DAO was by far the biggest crowdfunder in history, raising over $170M in capital by locking up 14% of the entire ether supply into a smart contract. DAO stands for “decentralized autonomous organization” and is a pool of funds controlled through community consensus.
As we’ve seen with LISK, some ICOs can provide traders with returns well over 100%. DAO failed to provide immediate returns and the markets appear to be range bound.
In previous articles I had mentioned that the fundamentals around DAO seemed like a poor investment.
In my opinion the current cost of DAO is overpriced, making it highly unlikely that it will retain this value upon release. Although the price is fixed to the market rate of ether, the supply is undergoing hyper-inflation.
Although the DAO fundraiser was impressive, it had all the hallmarks of a pre-market bubble. In the traditional IPO model, the supply of pre-market shares that are available tend to be limited. This means that not everyone can participate which creates buying demand on the open markets.
Generally speaking, the more participants who buy into an ICO the less chances you have of making a return on investment. For DAO I suspect that most participants were priced in pre-market, which left very little demand on the exchanges.
The pre-market emotional hype around DAO was throttled to the point of irrational exuberance. Any time the markets get exaggerated with too much emotion you may want to consider taking a contrarian position.
Investors were purchasing DAO tokens even up to the last minute when the price of ether was at a double top and the cost per DAO was at its highest.
DAO Seems Range Bound
One important factor with DAO that needs to be taken into consideration is that it’s pegged to a supply of ether. This likely has the effect of tying DAO to the price movements of ether.
Usually during price discovery new coins start off with really high valuations and come crashing down. The price of DAO never deviated above its prior pre-market highs during the opening day.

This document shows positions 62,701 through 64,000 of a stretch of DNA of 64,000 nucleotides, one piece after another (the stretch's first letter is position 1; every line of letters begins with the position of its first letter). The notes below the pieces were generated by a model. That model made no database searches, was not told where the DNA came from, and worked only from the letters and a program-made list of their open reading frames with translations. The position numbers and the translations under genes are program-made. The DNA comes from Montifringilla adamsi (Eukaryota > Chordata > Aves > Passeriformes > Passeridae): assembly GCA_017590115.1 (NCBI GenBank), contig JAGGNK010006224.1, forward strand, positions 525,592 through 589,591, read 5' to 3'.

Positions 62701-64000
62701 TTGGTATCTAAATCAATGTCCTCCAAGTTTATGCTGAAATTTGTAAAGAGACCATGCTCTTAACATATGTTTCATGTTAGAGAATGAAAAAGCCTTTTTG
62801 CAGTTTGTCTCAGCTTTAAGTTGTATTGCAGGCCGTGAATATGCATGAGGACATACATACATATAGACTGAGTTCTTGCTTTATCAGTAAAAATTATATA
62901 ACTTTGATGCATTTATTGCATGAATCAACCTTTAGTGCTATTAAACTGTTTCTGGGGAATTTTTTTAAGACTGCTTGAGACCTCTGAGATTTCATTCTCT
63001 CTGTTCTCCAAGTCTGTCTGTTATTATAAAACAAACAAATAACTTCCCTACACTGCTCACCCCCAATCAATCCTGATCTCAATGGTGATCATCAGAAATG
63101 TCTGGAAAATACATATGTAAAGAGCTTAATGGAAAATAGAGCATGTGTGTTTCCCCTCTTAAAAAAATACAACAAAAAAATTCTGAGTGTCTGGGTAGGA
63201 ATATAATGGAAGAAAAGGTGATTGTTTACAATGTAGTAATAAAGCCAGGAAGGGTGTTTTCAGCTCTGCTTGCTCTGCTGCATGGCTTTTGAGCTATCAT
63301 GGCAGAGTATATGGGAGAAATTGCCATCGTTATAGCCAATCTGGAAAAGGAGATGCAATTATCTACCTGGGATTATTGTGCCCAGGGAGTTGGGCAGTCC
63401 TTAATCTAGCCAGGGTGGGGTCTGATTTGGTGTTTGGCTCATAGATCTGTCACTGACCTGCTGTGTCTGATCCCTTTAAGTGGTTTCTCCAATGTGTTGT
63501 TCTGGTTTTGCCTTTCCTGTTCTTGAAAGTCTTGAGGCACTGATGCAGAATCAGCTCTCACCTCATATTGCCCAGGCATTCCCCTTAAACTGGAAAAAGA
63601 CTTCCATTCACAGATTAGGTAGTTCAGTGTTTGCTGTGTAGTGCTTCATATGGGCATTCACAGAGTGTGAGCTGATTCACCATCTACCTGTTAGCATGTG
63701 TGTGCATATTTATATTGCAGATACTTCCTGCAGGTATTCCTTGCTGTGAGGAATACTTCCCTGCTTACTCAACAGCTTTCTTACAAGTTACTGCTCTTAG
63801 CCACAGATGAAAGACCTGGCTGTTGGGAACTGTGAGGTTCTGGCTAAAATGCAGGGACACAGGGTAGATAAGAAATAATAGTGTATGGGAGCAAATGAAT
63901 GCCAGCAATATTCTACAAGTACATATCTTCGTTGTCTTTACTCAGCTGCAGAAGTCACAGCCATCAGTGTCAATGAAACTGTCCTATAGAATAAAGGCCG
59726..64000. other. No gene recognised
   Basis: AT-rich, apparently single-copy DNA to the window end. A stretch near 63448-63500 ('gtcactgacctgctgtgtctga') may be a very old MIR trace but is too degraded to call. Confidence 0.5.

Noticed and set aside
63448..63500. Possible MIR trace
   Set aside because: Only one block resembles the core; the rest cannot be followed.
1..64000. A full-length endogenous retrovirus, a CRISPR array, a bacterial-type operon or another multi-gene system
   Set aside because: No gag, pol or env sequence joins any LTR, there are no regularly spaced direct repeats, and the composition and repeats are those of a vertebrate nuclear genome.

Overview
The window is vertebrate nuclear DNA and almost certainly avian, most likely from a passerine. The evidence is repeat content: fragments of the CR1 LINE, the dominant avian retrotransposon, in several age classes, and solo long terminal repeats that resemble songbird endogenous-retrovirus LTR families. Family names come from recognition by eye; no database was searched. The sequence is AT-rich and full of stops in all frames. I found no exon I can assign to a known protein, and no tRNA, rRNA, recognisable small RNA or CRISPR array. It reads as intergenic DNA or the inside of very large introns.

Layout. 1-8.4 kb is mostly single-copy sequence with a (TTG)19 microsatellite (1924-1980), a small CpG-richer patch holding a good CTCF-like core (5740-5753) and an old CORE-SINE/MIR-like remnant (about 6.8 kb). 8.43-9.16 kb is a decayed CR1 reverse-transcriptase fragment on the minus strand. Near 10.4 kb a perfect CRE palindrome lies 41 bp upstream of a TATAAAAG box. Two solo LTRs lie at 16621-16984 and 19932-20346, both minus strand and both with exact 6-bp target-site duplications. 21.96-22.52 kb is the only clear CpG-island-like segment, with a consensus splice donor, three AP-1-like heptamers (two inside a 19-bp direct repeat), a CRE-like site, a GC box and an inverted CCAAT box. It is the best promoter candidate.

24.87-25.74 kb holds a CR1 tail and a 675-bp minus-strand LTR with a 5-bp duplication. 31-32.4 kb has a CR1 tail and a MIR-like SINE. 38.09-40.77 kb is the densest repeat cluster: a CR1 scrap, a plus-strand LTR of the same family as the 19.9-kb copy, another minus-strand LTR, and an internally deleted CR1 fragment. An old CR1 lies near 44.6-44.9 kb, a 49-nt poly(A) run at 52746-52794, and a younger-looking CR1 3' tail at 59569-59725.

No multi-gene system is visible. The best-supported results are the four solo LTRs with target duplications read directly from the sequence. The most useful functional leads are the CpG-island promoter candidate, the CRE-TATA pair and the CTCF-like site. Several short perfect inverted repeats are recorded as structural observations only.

At certain points DAO also traded for lower than its equivalent value of ether. The reason is likely due to a 7 week delay of splitting from the fund. Some traders sold at a loss to receive immediate cash as oppose to waiting 7 weeks.
Looking at the charts, it does appear that DAO is tracking the price movements of ether.
Short Term Gains vs Long Term Investments
The DAO model is like operating a decentralized corporation. All the hype about making quick gains on DAO made me suspect of its success. Most companies start off by operating at a loss in order to grow. Successful companies are longer term investments that tend to be very resource intensive in the beginning.
It appears that many investors in the crypto space are only interested in short term gains. The idea of losing money within the first few years to receive future returns may be more than what most DAO investors can handle.
Any release of the ether funds would likely increase selling pressure on the markets as developers convert into fiat to pay for expenses. This may also have the effect of driving down the price of DAO. Markets that are driven by raw emotions may respond with panic selling and capitulation.
Given all the drama over Bitcoin’s blocksize debate I have little faith that a group of internet strangers will agree on how to spend $170M in capital. Ethereum is a new platform and its possible that something like this could lead to similar dramas that have plagued Bitcoin.
In the event that DAO does succeed, it can completely revolutionize our economy from the ground up. I’m open to that possibility but remain skeptical. If ethereum has another bull trend then it’s likely that it will take DAO along for the ride.